A public relations audit is an internal process whereby company leaders, often in collaboration with a PR firm, review opportunities to communicate and potential threats to the organization's reputation. In performing a PR audit, the business must consider both internal factors and possible circumstances outside the company's control.
A PR audit examines both opportunities and potential threats to the company and its image. An analysis of internal opportunities is used to identify strengths and avenues for promotion that contribute to development of a proactive strategy. In this step, the company prepares messaging and sets media schedules to get the word out about brand or product strengths. Free PR opportunities are reviewed in conjunction with paid marketing strategies. The key is to present a unified, consistent picture of your brand.
The other half of the internal audit equation is consideration of brand or product vulnerabilities. These are the weaknesses of your company or potentially controversial issues that may arise. Recognizing these ahead of time allows for their inclusion in the formulation of a reactive PR strategy, including planned methods and messages of response when competitors, media or the public brings up any of your vulnerabilities.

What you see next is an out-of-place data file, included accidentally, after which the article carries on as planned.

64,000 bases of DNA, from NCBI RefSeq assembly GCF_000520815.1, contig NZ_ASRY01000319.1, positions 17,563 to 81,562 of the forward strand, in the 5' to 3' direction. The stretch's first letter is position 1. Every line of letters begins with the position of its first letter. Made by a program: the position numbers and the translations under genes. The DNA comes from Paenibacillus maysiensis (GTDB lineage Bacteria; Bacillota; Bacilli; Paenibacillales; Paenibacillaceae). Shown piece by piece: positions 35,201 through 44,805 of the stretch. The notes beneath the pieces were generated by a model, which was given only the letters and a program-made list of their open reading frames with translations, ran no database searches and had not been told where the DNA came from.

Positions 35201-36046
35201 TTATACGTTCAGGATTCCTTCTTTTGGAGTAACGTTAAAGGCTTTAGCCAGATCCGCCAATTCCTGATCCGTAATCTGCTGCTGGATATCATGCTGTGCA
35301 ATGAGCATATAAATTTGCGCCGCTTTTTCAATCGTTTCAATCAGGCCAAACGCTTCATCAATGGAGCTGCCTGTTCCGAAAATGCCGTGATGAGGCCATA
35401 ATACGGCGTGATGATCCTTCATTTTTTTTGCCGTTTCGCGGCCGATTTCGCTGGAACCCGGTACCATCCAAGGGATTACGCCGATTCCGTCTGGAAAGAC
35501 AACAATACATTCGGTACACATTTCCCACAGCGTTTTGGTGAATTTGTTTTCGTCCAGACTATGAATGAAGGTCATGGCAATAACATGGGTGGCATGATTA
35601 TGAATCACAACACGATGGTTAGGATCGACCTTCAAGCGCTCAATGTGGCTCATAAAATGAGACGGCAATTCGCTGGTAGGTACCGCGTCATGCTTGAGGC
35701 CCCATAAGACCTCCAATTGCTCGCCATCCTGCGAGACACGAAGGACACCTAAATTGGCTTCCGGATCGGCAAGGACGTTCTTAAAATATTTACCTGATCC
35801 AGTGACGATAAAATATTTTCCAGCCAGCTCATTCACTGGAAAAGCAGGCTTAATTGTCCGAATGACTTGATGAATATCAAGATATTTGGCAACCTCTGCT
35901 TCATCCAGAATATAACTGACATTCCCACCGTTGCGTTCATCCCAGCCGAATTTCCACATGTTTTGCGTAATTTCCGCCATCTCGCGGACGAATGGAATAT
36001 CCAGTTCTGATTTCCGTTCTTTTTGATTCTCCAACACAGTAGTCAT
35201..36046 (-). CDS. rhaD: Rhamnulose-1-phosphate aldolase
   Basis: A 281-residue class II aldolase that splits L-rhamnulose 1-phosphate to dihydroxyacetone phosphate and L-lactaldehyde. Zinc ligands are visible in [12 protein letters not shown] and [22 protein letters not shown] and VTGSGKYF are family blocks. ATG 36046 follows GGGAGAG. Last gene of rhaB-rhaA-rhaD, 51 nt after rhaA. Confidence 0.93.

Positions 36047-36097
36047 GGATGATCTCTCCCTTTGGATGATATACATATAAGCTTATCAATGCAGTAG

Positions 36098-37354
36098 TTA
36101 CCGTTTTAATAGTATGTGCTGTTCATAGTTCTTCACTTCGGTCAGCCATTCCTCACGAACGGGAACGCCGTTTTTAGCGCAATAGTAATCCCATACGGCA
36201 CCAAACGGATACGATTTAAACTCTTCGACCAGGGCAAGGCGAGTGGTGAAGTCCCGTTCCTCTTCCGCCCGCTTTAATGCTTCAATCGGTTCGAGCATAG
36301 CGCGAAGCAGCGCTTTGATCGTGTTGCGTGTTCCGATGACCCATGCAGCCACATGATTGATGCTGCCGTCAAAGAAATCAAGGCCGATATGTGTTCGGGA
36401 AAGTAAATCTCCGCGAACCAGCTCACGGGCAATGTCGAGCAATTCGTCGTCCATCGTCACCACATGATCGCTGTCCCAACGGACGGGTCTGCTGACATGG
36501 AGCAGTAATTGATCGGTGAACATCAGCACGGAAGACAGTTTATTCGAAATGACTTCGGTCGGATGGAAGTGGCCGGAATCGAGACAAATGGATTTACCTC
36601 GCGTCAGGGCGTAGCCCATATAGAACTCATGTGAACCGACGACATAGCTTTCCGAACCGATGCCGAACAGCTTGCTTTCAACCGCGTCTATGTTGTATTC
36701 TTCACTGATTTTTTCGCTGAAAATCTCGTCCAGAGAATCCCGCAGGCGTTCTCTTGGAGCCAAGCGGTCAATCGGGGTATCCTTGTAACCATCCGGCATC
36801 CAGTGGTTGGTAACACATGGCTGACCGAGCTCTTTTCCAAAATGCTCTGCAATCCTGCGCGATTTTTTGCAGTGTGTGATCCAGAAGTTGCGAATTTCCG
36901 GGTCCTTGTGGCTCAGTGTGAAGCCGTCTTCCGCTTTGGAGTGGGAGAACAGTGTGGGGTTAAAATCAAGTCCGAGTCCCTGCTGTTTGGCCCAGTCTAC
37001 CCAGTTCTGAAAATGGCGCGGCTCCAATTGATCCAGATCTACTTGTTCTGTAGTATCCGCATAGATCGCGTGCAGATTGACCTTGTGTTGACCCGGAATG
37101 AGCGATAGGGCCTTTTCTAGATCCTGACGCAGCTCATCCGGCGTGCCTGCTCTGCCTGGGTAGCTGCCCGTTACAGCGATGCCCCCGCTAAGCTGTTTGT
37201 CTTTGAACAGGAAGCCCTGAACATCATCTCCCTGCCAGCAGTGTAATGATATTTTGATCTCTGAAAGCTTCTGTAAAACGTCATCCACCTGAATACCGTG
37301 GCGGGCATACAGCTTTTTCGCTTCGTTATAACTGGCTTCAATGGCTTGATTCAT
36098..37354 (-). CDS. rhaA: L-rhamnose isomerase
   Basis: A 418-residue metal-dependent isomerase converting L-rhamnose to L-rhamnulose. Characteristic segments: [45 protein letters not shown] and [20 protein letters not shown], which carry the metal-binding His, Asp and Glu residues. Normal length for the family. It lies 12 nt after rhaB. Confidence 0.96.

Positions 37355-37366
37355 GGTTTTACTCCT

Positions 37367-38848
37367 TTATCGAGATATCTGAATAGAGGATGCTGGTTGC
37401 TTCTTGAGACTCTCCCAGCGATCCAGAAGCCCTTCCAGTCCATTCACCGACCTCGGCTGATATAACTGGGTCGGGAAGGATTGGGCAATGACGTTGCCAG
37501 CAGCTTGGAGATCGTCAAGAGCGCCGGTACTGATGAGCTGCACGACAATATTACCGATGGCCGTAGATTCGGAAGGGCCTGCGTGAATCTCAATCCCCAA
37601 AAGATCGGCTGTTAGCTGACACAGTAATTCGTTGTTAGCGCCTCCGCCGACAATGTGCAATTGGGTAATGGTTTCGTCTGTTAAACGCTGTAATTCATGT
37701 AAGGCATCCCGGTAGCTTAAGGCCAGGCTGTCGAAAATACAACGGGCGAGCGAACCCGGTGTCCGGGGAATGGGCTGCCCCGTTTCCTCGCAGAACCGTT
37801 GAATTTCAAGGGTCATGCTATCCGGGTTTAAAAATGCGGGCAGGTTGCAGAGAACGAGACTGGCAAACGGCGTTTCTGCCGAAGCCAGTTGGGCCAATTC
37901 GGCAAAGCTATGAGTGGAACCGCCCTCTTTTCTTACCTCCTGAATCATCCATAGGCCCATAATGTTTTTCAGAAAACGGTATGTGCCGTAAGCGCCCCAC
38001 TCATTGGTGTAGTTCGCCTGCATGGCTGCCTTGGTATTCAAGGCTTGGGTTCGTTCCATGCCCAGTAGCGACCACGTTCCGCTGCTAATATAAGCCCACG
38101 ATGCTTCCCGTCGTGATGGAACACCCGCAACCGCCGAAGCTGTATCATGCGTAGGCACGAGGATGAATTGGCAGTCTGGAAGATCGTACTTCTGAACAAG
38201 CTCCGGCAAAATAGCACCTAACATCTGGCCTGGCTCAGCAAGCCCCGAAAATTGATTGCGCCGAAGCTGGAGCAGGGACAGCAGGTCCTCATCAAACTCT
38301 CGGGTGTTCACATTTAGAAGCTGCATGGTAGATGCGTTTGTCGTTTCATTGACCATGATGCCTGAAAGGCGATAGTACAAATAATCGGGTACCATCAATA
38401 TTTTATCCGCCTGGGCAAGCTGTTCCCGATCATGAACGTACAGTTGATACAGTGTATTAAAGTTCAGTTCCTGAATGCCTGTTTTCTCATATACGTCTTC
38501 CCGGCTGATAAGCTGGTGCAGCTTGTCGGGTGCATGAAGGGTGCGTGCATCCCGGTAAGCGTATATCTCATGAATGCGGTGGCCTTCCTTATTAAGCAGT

External threats are typically a greater challenge with public relations because they are harder to predict and out of your control. External threats include any scandals, negative events, societal uproars, boycotts or other outcries from the media or public that can damage your brand. Part of the PR audit is to assess as many potential threats or to brainstorm possible scenarios that could affect you.
Another component of developing a reactive PR strategy includes planning how to address unpredictable, external threats or events. For instance, a company may decide that if an unexpected, negative event occurs, it will wait 24 hours to respond or issue an immediate statement. Laying out which methods, such as press conferences or press releases, to use in combating negative events is also part of building strategy. A planned, systematic reaction to unexpected events generally leads to a more positive impression than an unprepared, impulsive response.
Neil Kokemuller has been an active business, finance and education writer and content media website developer since 2007. He has been a college marketing professor since 2004. Kokemuller has additional professional experience in marketing, retail and small business. He holds a Master of Business Administration from Iowa State University.